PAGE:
The OP needs to study all that he can to learn about the adjustments that a horse needs to learn to make to carry a rider, & about how the horse must be gymnasticised & helped to find his balance under the rider. This, in addition to interaction with/listening to the horse, such as in Pushing Passenger lesson. That's a lot, but that increase in knowledge & skill is what's required.
I'll add that I'm no expert on gaited horses, (never ridden one, just enjoyed watching "Rack on!") but I'd say that the gaitedness rather compounds the confusion for a novice, yet isn't insurmountable, since the horse still has the same frame as any horse.
Hope this helps!
I was kind of like "wait a second, just when I think I have things figured out you're telling me to let the horse do whatever he wants!?" So thanks for clearing that up. :D
I have bought a few horses that seem to put their heads in the air whenever they feel bit contact and it took a little while to get them to trust me that I could make contact and they wouldn't have to put their heads up. I think that is from past riders being heavy handed.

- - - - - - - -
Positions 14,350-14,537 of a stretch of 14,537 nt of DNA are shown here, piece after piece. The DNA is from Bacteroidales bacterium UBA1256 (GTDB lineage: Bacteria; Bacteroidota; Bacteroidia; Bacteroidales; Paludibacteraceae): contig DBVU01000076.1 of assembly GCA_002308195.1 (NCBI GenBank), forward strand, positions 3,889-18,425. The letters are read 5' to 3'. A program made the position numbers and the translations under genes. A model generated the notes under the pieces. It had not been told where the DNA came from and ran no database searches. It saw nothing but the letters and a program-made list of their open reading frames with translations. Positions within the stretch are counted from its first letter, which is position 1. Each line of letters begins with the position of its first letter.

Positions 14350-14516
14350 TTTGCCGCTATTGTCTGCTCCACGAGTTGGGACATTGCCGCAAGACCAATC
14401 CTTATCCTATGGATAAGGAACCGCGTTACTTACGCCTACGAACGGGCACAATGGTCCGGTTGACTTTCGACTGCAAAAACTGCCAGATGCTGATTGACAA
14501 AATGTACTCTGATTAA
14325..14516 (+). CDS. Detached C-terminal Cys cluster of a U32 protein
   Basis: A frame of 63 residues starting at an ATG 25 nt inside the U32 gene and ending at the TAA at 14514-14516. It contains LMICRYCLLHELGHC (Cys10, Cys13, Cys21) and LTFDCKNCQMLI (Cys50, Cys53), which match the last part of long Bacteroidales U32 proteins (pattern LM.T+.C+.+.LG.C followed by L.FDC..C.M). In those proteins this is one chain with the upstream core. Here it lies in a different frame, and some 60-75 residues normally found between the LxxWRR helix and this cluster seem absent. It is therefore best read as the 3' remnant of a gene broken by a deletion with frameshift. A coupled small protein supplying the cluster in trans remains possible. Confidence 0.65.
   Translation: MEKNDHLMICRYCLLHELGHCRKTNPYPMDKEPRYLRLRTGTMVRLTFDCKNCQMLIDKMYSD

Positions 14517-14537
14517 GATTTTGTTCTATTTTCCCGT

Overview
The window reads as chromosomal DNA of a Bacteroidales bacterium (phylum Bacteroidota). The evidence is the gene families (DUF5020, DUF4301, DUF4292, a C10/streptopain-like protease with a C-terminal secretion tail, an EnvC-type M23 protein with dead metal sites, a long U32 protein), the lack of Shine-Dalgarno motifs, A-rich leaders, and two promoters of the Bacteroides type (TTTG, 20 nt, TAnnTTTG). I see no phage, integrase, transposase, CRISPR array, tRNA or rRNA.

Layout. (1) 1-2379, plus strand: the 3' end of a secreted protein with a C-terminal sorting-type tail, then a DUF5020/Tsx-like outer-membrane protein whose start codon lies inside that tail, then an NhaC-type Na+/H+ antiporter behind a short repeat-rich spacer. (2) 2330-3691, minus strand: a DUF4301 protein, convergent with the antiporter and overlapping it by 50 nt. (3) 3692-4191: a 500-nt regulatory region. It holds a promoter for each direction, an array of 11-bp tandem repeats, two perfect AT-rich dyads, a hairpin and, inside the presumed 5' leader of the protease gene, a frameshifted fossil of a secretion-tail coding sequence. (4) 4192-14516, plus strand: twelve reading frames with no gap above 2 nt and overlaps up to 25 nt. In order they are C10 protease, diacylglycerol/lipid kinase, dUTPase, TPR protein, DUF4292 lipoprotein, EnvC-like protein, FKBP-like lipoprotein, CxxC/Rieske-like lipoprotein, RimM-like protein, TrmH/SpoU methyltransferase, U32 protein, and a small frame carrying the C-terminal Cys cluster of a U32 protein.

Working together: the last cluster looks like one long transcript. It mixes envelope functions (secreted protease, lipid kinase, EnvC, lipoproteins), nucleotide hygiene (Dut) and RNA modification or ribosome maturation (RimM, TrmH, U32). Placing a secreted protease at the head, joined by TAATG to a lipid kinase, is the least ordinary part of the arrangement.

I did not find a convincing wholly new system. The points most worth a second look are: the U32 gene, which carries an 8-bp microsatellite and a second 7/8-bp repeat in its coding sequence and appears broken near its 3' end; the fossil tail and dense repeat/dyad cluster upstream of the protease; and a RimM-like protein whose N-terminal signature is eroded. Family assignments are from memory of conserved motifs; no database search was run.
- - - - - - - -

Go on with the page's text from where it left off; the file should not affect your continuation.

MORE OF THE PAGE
Now gaited horses I am new with, so I am still figuring out what kind of level of collection/head set I am aiming for. Because my Fox Trotter tends to put her head up and nose out too (when gaiting).
But I think the basic concept of hollow vs. rounded is easy even for a beginner to understand. And I think that is what the OP was referring to when he/she said they were told the horse noses out too much. At least that is what I see in the photo- a hollow horse, correct?
Yes, the poor guy is definitely hollow-backed there.
:-| Okay, now I am totally confused. My problem is not by horses headset but he is hollow back. I have know clue what that means. How do I go about improving on that. Please Help!!!:oops: